Krister Stendahl, longtime ecumenist, prof. and dean at Harvard Divinity School, died this week. In the notice on the HDS website (http://www.hds.harvard.edu/news/article_archive/stendahl.html) this stands out to me:
In an interview published in the Winter 2007 issue of Harvard Divinity Bulletin, Stendahl reflected on what qualities had served him well over the course of such a variegated career. “I would,” he said, “apply the same rules for good leadership that I often do for effective interfaith dialogue: let the other define herself (‘Don’t think you know the other without listening’); compare equal to equal (not my positive qualities to the negative ones of the other); and find beauty in the other so as to develop ‘holy envy.’ “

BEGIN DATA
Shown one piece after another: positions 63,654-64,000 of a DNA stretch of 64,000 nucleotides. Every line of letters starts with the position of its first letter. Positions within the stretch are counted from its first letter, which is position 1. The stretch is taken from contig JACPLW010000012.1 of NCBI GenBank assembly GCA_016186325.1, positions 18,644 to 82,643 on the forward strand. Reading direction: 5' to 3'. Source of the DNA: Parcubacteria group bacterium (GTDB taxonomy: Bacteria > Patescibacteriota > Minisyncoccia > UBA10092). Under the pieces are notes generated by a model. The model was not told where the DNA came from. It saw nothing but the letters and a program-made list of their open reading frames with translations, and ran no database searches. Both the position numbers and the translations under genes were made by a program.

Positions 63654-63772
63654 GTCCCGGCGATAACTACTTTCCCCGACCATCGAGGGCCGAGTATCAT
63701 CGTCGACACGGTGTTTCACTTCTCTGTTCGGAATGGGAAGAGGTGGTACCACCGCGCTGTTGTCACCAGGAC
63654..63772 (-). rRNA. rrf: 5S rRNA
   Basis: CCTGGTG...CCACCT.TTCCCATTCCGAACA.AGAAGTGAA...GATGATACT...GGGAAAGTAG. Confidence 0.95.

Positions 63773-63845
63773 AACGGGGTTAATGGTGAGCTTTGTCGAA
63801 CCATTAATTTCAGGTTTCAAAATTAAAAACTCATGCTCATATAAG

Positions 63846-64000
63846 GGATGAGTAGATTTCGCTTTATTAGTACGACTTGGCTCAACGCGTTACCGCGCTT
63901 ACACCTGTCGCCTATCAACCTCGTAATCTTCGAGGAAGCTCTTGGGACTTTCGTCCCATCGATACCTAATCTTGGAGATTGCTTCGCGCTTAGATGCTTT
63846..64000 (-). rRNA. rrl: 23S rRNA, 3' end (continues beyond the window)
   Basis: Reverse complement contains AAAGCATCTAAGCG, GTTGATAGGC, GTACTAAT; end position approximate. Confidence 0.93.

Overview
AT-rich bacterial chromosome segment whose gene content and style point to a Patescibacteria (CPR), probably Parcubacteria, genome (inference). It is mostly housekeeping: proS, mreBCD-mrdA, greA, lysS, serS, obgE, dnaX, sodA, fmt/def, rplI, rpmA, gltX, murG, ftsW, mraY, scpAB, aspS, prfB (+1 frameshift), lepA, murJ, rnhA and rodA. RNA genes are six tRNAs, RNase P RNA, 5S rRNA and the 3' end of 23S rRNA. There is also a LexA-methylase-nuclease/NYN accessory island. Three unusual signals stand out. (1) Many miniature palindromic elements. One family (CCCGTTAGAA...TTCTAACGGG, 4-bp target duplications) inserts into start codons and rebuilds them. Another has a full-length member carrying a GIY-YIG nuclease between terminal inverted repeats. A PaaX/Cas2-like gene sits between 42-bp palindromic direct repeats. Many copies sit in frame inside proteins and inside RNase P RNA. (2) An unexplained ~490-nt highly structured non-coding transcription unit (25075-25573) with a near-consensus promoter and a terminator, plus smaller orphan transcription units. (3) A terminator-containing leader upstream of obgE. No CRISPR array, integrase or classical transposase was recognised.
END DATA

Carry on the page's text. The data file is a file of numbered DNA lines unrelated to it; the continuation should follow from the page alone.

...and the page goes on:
There is some excellent wisdom here. 1) listen, 2) be fair, and 3) find beauty. Would that we would be known for these qualities in our churches, in our leadership and in our dialogues. I don’t much of this in partisan politics. I don’t see much of this in our church journalism. I often hear war stories about how churches pursue the very opposite tack. We can do better, and Krister Stendahl has shared a way forward.